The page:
CONCLUSIONS AND RELEVANCE: Increases in adiposity were significantly associated with an increase in IOP in a large cohort of Korean adults attending health screening visits, an association that was stronger for central obesity. Further research is needed to understand better the underlying mechanisms of this association, and to establish the role of weight gain in increasing IOP and the risk of glaucoma and its complications.
OBJECTIVES: The objective of this study was to determine factors associated with body weight status of Iranian postgraduate students in Universiti of Putra Malaysia (UPM).
MATERIALS AND METHODS: A cross-sectional study was conducted to determine the body weight status of 210 Iranian postgraduate students aged between 22 and 55 years in University of Putra Malaysia. The associations between body weight status and socio demographics factors and also lifestyle factors (smoking and physical activity) were assessed. Anthropometric factors (height, weight, BMI and waist and hip circumferences) were measured. Chi-square, Spearman Rho and Pearson tests were used for data analysis.
RESULTS: From a total of 210 postgraduate students 110 were females, and 100 males. No significant correlation was observed between smoking and BMI (P = 0.4). However, statistically significant correlations were observed between gender (P = 0.007), physical activity (P = 0.02), using protein (P = 0.005), carbohydrate (P = 0.002), fat (P = 0.001), fiber (P = 0.003), vitamin C (P = 0.04), calcium (P = 0.005), waist circumference (P = 0.02), hip circumference (P = 0.001), Waist to Hip Ratio (P = 0.002), and BMI.
CONCLUSIONS: The nutritional behavior of university students was poor. Therefore, it is essential to encourage young people, including university students to enrich their diets with milk, beans, fruit, and vegetables to decrease the risks of nutrition related disorders.
METHODS: Dietary data at baseline were collected using a standardized 24-h dietary recall software administered to 36,037 adult subjects. Dietary data were linked with Phenol-Explorer, a database with data on 502 individual polyphenols in 452 foods and data on polyphenol losses due to cooking and food processing.
RESULTS: Mean total polyphenol intake was the highest in Aarhus-Denmark (1786 mg/day in men and 1626 mg/day in women) and the lowest in Greece (744 mg/day in men and 584 mg/day in women). When dividing the subjects into three regions, the highest intake of total polyphenols was observed in the UK health-conscious group, followed by non-Mediterranean (non-MED) and MED countries. The main polyphenol contributors were phenolic acids (52.5-56.9 %), except in men from MED countries and in the UK health-conscious group where they were flavonoids (49.1-61.7 %). Coffee, tea, and fruits were the most important food sources of total polyphenols. A total of 437 different individual polyphenols were consumed, including 94 consumed at a level >1 mg/day. The most abundant ones were the caffeoylquinic acids and the proanthocyanidin oligomers and polymers.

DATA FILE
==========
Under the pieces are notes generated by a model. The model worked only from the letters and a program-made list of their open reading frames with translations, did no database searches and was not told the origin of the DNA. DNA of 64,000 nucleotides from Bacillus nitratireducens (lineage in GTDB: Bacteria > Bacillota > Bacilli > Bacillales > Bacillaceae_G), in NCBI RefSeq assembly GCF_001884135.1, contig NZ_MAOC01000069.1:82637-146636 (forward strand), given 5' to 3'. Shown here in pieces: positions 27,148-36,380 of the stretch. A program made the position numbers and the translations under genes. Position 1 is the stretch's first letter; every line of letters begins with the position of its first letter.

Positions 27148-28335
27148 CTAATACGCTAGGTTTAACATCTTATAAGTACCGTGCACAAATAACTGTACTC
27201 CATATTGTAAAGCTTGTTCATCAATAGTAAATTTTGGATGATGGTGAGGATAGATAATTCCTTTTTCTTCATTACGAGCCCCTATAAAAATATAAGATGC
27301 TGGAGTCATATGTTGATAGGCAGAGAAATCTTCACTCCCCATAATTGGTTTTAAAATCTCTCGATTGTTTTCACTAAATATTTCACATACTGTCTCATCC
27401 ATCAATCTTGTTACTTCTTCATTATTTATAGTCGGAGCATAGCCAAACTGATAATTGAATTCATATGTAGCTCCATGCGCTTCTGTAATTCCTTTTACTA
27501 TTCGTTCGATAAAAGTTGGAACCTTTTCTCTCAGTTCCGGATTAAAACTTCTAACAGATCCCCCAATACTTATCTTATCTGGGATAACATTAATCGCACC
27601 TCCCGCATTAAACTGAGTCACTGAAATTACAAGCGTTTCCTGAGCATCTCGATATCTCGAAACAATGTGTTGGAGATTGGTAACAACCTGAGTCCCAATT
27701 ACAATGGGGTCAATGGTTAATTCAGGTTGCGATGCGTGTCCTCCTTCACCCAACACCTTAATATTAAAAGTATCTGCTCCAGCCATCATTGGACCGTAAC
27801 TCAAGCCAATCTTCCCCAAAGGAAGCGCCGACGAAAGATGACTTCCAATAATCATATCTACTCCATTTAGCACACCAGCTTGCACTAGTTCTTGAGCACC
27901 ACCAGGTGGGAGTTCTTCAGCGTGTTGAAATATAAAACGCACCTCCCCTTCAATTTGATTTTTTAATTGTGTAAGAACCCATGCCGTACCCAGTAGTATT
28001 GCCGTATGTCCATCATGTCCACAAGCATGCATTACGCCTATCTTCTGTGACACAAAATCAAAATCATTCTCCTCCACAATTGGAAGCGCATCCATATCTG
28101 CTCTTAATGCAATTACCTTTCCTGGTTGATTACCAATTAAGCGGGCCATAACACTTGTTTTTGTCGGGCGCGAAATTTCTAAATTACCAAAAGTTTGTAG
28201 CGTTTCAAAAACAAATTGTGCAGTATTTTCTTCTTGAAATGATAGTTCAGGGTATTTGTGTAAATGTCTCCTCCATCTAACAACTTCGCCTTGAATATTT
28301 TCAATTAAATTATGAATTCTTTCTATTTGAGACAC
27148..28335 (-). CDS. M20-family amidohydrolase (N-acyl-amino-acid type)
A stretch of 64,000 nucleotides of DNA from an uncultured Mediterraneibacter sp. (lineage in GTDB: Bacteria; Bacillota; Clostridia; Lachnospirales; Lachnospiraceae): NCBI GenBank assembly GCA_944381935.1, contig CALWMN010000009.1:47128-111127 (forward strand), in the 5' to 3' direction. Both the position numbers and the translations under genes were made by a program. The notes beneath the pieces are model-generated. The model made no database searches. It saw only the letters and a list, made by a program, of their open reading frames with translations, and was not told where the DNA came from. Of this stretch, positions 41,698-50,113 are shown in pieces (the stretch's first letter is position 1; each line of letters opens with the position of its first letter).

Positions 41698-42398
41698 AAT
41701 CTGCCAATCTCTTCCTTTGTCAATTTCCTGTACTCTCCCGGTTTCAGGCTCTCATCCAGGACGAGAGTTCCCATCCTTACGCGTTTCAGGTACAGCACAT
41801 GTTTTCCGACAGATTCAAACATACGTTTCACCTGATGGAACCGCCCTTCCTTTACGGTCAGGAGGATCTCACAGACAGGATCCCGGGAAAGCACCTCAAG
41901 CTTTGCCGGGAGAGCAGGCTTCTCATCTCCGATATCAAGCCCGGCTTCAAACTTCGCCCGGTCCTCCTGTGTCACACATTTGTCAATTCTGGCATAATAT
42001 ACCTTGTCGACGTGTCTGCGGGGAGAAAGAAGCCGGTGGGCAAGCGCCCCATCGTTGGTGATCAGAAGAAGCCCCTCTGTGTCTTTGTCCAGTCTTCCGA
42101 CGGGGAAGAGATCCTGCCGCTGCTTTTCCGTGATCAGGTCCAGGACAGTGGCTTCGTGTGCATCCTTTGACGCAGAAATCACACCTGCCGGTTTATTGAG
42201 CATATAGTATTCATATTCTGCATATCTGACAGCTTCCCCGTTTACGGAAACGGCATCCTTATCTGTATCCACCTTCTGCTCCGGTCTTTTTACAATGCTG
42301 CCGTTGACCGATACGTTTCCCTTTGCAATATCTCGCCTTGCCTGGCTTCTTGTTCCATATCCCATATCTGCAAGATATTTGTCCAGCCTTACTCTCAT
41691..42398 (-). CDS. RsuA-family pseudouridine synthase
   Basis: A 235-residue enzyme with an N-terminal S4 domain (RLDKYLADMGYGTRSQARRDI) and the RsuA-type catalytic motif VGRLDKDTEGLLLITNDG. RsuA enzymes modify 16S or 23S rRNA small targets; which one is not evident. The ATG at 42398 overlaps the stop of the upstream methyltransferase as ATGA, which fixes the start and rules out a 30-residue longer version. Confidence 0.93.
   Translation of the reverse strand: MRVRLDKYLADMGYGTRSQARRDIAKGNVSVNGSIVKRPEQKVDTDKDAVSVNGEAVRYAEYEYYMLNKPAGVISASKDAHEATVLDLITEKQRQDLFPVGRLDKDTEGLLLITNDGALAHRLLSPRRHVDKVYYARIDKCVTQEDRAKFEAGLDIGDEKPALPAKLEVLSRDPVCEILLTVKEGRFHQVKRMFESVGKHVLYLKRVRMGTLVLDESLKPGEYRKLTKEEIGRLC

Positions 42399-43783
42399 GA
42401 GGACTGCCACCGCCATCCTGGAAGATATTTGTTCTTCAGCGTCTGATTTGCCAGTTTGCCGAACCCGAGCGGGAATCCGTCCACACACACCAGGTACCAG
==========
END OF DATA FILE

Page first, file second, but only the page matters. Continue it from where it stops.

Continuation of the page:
CONCLUSION: This study describes the large number of dietary individual polyphenols consumed and the high variability of their intakes between European populations, particularly between MED and non-MED countries.
METHODS: Data from the University Sains Malaysia (USM) Pregnancy Cohort which consists of 153 mother-offspring pairs were used. Data were collected using interview-administered questionnaires and anthropometric measurements were also obtained. Multiple linear regression and generalised equation estimation (GEE) were used to examine the direction and impact of the association between parental BMI and child growth and body composition (weight for age, height for age, body mass index for age, weight for height and fat mass at age 2m, 6m, and 12m). Potential confounders, including validated measures of maternal diets and physical activity during pregnancy, were considered.
RESULTS: Of 153 parents, one-quarter of the mothers and 42.2% of the fathers, respectively, were overweight or obese before pregnancy. A significant association was found between maternal BMI and child's weight for height z-score (WHZ) and body mass index for age z-score (BAZ).
CONCLUSIONS: Having high pre-pregnancy BMI may increase BMI and WAZ of offspring in early life. Findings from this study emphasise the importance of monitoring maternal weight status, particularly before and during pregnancy and early life of offspring among Malaysians.
METHODS: Sub-sample of 2,229 parent-offspring pairs with parental pre-pregnancy BMI and offspring BMI and WC at 21 years were used from the MUSP (Mater-University of Queensland Study of Pregnancy cohort). Multivariable results were adjusted for maternal factors around pregnancy (e.g. gestational weight and smoking during pregnancy) and offspring factors in early life (e.g. birth weight) and at 14 years (e.g. sports participation and mealtime with family).
RESULTS: After adjustments for confounders, each unit increase in paternal and maternal BMI, the BMI of young adult offspring increased by 0.33kg/m(2) and 0.35kg/m(2) , and the WC increased by 0.76 cm and 0.62 cm, respectively. In the combination of parents' weight status, offspring at 21 years were six times the risk being overweight/obese (OW/OB) when both parents were OW/OB, compared to offspring of healthy weight parents.
CONCLUSIONS: Prenatal parental BMI are independently related to adult offspring BMI and WC.
IMPLICATIONS: Both prenatal paternal-maternal weight status are important determinants of offspring weight status in long-term. Further studies are warranted to investigate the underlying mechanisms.